Grafting workshop 2014


The last couple of years my uncle Pete has organized grafting workshops. This year he asked Will Feldman and myself to help him and we gladly accepted.

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Will demonstrates a side cleft graft on a Black pine.

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I discussed Japanese maples.

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Pete offers a few tips with practice material.

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Participants get busy grafting.

When I got home I grafted my 39 remaining Japanese maple rootstock . I chose scions of A.P. Hefner’s Red Select, A.P. Shin Deshojo, A.P. Pigmy, A.P. Crimson Queen, A.P. Filagree, A.P. Cork bark and A.P. Tom Thumb.

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A scion is trimmed to a point.

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A flap is cut into the rootstock and the scion is inserted.

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The grafted material is then wrapped with grafting tape, moist sphagnum moss is added to increase humidity, graft is tagged and bagged.

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I bagged a few trees in clear plastic bags and placed the remaining trees in clear plastic storage containers to keep the scions from drying out. I placed them near a sliding glass door that has good but no direct sunlight. I should know if the grafts were successful in about 3 or 4 weeks.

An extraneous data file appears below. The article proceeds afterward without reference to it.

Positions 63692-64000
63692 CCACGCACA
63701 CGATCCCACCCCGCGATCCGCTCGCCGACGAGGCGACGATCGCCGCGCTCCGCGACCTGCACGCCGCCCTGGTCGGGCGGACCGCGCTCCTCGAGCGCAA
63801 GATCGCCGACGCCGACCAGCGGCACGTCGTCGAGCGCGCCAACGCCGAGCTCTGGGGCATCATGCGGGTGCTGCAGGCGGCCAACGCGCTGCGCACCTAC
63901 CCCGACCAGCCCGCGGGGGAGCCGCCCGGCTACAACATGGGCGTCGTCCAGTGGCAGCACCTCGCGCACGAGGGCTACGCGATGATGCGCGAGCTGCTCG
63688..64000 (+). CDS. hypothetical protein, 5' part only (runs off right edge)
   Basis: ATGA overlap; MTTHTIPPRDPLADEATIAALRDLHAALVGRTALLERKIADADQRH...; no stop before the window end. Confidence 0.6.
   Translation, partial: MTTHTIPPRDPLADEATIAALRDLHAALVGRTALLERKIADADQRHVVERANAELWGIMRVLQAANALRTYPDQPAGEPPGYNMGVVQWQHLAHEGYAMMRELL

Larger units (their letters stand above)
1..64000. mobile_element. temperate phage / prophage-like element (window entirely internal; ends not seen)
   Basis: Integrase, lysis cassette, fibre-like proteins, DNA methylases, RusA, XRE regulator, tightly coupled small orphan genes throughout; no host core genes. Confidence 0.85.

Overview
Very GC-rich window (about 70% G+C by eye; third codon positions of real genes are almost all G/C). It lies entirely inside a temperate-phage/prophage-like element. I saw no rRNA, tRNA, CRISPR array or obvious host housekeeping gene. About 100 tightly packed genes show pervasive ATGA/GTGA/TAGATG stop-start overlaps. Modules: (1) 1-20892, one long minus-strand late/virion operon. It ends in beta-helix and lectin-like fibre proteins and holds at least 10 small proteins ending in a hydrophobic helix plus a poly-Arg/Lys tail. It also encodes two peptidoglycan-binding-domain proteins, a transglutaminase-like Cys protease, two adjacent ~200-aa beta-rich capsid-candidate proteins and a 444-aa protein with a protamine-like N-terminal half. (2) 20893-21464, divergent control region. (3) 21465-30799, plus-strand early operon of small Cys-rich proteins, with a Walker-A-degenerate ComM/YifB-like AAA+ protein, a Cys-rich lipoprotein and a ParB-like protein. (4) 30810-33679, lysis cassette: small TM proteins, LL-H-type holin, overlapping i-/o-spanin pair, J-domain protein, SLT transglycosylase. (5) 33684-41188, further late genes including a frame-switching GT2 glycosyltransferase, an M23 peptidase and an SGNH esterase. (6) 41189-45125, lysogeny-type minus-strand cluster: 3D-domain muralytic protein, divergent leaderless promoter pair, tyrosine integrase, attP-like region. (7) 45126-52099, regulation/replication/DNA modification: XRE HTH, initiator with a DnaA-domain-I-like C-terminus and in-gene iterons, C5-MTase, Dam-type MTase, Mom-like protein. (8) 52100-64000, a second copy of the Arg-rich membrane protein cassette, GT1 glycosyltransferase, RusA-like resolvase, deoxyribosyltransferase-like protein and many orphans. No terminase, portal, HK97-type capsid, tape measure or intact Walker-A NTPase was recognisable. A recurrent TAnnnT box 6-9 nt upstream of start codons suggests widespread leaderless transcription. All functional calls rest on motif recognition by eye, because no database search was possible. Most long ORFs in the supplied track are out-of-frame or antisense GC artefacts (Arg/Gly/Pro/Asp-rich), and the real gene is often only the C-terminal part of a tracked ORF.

You might notice we got 10 inches of snow last night. It has been a rough winter with double our normal snowfall.

The side cleft graft is pretty straight forward but here are a few tips for grafting Japanese maples.

Rootstock must be compatible with the scion and 1/4 to 1/2 inch diameter is optimal.

Rootstock should have about a 2 week head start breaking dormancy. Scions should still be dormant.

Scion should have 3 or 4 pairs of leaf buds and be trimmed on two sides to form a point with one side slightly longer than the other. Longer side is against the trunk and shorter side against the flap.

A flap in the rootstock should be cut at about a 20 degree angle, 3/4 to 1 inch long.

The scion and rootstock should be cut to the same length for a snug fit.

The cambium of the rootstock and scion must have good contact.

The finished graft should be placed in a high humidity environment ( no direct sun ) to keep the scion from drying out before the graft takes.

The black pine graft is basically the same process only you leave 3 to 5 clusters of needles.

Be patient.

Have fun!

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